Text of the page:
3. This is sad and it’s not going to change any time soon, but I have a question. Should the discussion about the cost of school, loans, and what that all means take place BEFORE the kids pick out their “dream school?” Why even consider a college if the cost is unreasonable. I makes zero sense for kids to come of our school with a huge debt that will take them decades to pay back. Why not encourage kids who need to, to attend a CC or small school the first 2 years at a very reduced cost and then transfer to a “better” school where they will get their degree from? Economically, that could be a great plan.

    I realize this is easy for me to say and that this idea reduces the entire college experience that I think is almost as valuable as the actual classroom education.. My daughter will be looking at schools in a couple of years and will have decisions to make. I worry about what the cost will be and whether or not we can help a little or a lot or whether she’s going to have to work her way through college. Her situation is different than many other students and her choice of “affordable” schools might be a little wider than some other kids, but the fact remains that school is very expensive and in most cases, too expensive.

    The cost of many schools across the country is out of control. Perhaps the more articles that are written about the cost and the student debt crisis will cause some change. For many students, however, the change won’t come fast enough or won’t be big enough.

    Good luck to all the SLA kids choosing schools and other high schoolers in a similar situation.

    • Chad – a big part of it is that it’s hard to have any clue what schools will offer the best packages. Oftentimes the private school with a $55K / yr price tag will have a lower real cost than the state school that costs $25K / year. We tell every student that they have to apply to two “safety” schools – one academic safety and one financial safety. That definitely can look like Community College for some kids, but that shouldn’t be the only option. And it’s a very interesting question of privilege when upper-middle class kids with a 3.2 GPA can go to the bucolic private college like a Skidmore and kids of poverty with the 3.8 GPA – which often also translates to kids of color – are told to go to Community College for two years.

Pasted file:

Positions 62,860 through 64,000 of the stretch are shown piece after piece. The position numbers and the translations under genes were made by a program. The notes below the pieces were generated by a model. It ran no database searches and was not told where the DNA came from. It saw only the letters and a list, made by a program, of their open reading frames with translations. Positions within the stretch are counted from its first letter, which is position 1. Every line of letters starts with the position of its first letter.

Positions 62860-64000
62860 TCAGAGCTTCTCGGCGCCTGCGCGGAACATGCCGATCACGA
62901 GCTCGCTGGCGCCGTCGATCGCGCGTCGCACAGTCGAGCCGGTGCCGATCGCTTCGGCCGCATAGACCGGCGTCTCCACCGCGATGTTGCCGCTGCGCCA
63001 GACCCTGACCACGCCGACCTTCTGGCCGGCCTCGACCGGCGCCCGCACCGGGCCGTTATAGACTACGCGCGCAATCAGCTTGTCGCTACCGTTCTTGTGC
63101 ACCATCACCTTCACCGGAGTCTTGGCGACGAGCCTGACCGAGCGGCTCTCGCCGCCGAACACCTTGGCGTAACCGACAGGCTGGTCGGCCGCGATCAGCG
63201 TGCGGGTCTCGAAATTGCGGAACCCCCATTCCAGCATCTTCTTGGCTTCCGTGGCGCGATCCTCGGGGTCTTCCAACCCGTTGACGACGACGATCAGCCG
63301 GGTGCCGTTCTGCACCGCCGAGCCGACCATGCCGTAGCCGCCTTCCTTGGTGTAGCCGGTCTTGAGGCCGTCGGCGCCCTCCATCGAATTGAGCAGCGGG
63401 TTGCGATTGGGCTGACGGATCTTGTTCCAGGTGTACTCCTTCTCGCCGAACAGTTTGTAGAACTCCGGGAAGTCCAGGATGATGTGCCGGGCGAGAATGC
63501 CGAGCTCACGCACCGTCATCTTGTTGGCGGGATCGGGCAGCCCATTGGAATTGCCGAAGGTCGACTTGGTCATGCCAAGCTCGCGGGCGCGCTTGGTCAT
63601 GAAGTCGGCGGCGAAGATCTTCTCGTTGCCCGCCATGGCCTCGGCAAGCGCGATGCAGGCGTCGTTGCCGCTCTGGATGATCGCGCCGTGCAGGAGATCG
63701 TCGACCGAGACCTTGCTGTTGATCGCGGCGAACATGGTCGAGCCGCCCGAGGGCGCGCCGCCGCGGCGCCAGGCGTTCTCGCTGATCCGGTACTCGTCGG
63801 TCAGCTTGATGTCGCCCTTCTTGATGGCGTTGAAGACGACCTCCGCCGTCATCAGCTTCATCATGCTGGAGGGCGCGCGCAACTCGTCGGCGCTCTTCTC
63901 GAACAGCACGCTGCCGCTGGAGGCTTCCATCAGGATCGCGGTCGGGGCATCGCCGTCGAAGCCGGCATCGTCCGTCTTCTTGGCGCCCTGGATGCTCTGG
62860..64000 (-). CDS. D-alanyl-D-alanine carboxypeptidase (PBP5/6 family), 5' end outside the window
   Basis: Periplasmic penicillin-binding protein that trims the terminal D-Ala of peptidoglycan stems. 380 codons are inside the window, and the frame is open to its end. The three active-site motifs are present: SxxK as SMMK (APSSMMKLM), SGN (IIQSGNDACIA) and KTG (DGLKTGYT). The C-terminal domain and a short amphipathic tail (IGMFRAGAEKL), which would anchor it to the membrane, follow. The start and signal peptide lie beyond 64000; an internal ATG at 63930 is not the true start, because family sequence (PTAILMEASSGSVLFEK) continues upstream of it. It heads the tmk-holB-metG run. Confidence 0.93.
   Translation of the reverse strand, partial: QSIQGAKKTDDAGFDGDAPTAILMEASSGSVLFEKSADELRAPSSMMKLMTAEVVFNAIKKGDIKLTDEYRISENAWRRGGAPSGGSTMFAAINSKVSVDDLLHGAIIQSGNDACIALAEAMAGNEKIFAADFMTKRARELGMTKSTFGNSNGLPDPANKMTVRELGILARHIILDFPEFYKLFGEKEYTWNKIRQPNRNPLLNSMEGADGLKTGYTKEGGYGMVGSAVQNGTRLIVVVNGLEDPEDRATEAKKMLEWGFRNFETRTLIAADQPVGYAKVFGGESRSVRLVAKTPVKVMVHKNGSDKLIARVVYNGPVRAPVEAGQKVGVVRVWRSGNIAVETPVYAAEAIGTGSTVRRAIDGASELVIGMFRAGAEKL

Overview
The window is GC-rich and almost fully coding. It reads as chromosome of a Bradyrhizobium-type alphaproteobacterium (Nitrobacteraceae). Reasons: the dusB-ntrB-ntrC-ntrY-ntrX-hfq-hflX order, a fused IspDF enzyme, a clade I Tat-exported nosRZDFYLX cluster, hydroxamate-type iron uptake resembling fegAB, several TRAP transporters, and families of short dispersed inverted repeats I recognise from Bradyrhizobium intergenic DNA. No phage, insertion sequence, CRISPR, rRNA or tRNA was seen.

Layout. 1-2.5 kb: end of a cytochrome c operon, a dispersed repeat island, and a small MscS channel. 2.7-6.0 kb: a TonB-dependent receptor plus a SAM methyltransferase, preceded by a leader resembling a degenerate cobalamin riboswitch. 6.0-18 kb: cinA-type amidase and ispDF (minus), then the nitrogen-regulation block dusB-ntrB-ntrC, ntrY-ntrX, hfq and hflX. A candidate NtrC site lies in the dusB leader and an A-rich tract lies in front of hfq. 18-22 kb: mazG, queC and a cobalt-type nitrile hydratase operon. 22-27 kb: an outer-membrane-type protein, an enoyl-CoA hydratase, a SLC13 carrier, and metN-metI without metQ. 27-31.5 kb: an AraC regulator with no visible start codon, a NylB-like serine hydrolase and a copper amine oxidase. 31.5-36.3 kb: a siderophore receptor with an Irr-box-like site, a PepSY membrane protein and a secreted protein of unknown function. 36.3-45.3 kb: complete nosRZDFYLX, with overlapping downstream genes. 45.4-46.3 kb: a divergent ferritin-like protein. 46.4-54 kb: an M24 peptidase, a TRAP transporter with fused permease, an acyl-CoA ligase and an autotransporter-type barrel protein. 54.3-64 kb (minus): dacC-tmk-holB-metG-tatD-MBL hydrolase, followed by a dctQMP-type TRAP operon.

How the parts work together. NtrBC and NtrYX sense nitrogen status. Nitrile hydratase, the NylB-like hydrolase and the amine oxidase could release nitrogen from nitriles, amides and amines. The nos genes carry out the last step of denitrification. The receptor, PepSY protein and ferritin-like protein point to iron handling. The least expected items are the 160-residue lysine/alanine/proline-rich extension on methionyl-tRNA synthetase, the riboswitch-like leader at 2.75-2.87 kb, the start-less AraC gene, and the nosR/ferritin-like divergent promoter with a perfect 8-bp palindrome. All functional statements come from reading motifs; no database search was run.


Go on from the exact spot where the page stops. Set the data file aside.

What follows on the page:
As state college tuition becomes unaffordable and private college grants dry up, we run a powerful risk of college affordability becoming one more way that we reinforce power and privilege in this country.

      • That makes a lot of sense – and something I’ll probably get a better handle on in the next few years when my daughter starts looking. It sure seems like your school community is doing the best to help prepare the students with a variety of options, which is fantastic and probably not being done enough for high school students.

        I’ll be keeping an eye on this issue from a big picture sense to see how it all plays out. You’re right, though, in the potential risk of what’s happening as it relates to reinforce privilege and power.

  4. The kids will have to go to community colleges for two years, living at home and then to a university. Sad as it is we keep electing politicians that are not acting in our interests but those of corporations and banks. When will voters wake up? We are fast moving to a society like Mexico where only the elite rich can go to university and everyone else is dirt poor. We have very little middle class left. Republicans have pitted us against each other with social issues like abortion and gun rights all the while taking taxes from the poor disproportionally and giving loopholes to the rich, while most corporations pay nothing. They don’t care if most Americans can’t afford college. It makes it easier to have them in wage slave jobs where they won’t learn to think or they’ll be in such debt making them docile to employers for fear they will lose their jobs.

  5. In Oregon where I work, funding for higher education used to be about 70% funded by the state and 30% funded by student tuition. In about the last decade, those numbers have switched places. One of our administrators recently said we are no longer a “public university,” but more like a “publicly assisted university.” There seems to be a national trend to reduce state budgets by slashing funding to higher education and shifting the financial burden to students. The battle in Arizona is the latest example. We need to find ways to get people to once again value education and prevent students from bearing the brunt of the financial burden. If we don’t, I believe we will become a more stratified society.

    Thank you for looking at the real cost of a university education with students. Have you ever suggested to students that they contact the financial aid offices of specific universities and let the office know they can’t attend based on the current financial package? I’ve seen that work on occasion and packages were adjusted.

  6. I agree with everything you have said. The other option is for kids to go out of state. WVU has more Pennsylvania kids than nearly West Virginia kids because even with out of state tuition they are still cheaper. It is hard to be away from home but it is another option. It’s a shame when kids are hundreds of thousands of dollars in debt for an education and the bonuses of Wall Street are generally in the millions.